He’s blocking the only way to get my clothes and the safer spot to get out of the river. There’s a gargantuan rock behind him that reaches not far from where I’m hiding. If I could climb it unseen, I could get back my clothes and escape. The only other option is to swim to the other side, where the current is too strong.
The soldier submerges frequently and emerges several minutes after. I pay attention to the soldier’s face. He looks extremely sad. Sadness isn’t an emotion I associate with soldiers.
When he rubs his face with foam and closes his eyes, I silently approach the low part of the current and climb the rock. I’m still naked and holding a knife awkwardly. If I can pass him, I’ll hide on the other side and then dress completely unnoticed.
I put my foot on the base of the rock. The water has made it smooth and slippery. There are few places to put my fingers and climb on. But I manage to climb my way up.
When I’m almost at the top, I toss my knife over the rock to free my hands. From here I can confirm the soldier is by himself.
Sasquatch is back under the water now and hasn’t resurfaced for a while. In spite of the danger, I’m impressed. He has lung capacity.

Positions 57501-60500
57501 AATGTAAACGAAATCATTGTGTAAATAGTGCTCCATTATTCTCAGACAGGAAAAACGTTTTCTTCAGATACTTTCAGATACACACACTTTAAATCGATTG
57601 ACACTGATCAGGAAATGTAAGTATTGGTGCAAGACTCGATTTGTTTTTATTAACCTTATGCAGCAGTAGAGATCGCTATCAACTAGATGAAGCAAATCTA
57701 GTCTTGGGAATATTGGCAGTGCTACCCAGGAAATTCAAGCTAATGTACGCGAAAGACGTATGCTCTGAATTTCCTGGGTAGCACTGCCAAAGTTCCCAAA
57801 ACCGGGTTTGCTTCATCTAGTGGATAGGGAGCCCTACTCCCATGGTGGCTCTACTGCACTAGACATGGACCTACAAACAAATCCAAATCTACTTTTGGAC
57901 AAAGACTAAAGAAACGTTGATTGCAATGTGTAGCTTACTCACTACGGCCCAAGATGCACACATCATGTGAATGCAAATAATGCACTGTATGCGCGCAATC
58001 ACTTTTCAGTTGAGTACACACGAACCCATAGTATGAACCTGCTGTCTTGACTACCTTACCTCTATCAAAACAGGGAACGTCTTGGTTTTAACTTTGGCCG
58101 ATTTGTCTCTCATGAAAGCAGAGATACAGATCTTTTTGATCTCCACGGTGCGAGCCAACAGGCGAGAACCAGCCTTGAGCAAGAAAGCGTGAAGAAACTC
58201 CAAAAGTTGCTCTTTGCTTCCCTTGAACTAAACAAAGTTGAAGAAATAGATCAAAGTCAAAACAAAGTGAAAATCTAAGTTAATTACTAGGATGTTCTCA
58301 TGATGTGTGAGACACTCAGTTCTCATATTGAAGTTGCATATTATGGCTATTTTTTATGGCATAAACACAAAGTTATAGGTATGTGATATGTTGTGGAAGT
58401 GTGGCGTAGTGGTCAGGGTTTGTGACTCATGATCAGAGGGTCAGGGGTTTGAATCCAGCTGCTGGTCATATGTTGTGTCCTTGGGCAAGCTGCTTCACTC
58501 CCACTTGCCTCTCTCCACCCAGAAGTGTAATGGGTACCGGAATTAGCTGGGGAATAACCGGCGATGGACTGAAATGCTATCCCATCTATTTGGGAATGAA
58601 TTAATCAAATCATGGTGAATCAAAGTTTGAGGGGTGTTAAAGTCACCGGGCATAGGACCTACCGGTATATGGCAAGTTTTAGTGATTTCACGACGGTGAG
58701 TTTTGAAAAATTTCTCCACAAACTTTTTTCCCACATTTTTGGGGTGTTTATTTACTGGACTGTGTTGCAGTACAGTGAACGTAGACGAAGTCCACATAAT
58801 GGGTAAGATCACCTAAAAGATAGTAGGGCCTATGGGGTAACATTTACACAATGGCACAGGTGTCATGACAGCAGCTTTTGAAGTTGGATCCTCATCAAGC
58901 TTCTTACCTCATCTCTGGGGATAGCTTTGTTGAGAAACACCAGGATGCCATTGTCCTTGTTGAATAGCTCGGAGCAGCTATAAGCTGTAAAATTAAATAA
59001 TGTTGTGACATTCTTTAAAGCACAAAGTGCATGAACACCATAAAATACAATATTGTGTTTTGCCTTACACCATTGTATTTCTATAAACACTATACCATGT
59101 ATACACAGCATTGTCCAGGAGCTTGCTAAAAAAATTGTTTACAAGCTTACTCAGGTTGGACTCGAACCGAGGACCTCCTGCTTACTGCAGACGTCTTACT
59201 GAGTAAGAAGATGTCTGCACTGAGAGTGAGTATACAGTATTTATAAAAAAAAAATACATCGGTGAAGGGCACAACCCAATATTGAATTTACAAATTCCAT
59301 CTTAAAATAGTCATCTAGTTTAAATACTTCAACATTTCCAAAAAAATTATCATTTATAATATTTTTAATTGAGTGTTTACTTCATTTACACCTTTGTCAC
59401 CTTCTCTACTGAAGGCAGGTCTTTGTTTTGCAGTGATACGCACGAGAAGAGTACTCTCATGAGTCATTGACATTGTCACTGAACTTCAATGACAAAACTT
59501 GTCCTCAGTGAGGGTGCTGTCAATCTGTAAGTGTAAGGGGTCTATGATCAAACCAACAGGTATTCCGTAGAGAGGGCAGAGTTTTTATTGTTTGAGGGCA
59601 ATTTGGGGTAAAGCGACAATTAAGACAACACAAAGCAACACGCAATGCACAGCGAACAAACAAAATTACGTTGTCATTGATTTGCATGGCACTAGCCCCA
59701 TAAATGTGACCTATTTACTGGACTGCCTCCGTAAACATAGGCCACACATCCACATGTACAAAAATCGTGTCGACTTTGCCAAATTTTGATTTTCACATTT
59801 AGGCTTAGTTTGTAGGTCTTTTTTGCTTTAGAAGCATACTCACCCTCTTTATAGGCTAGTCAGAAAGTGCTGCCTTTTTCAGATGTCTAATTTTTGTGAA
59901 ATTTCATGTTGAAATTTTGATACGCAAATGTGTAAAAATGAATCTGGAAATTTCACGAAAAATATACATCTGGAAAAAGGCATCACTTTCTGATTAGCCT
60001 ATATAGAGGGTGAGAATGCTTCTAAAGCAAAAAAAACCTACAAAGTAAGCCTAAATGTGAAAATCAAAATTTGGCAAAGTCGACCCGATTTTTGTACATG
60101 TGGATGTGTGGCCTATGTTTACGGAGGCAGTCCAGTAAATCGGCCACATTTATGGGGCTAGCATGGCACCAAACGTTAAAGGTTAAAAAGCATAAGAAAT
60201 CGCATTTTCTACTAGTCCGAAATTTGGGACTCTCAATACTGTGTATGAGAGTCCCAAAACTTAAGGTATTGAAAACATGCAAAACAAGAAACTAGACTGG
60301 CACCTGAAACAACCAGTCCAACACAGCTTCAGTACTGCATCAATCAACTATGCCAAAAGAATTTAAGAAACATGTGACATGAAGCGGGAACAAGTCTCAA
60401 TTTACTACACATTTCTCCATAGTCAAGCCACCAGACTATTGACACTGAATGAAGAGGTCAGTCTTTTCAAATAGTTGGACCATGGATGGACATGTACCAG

The higher I climb, the less visible I become to him. He finally emerges to take air, but I hide until he goes back under.
I’m close to my goal when my feet become slippery traitors.
I fall to the water below me.
Butt first. Straight toward the soldier’s head.

About the Author:
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Mya Robarts is a bookaholic who regrets nothing.
She spent years trying to become a contemporary dance choreographer. Eventually she realized that she enjoyed writing her stories rather than dancing to them.
Robarts is obsessed with books that present damaged characters, swoon-worthy guys, controversial topics and happy endings.

Tour giveaway
2 $15 dollar amazon cards. Giveaway open internationally. To enter leave a comment on the blog where you visited the tour.
Reviewers only will be entered to win 3 $20 Amazon Gift Cards

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  1. I am glad you enjoyed it, but it is certainly not for me.

  2. Great review. I'm glad you enjoyed this one. I read it a while ago and really liked it. My only problem was that my copy was very poorly edited and it took away from the story. :\

    1. Hi Kristin!
      Last week I uploaded a free-of-errors version of the book. You can update your Kindle or Kobo copy and get this "second edition". I worked hard to edit the book before publishing, but it wasn't until much later that these mistakes were called to my attention and I fixed it to the best of my abilities and hired a second group of editors to work on them.

      Thanks for mentioning this.

  3. Thank you for your honest review and for hosting the tour.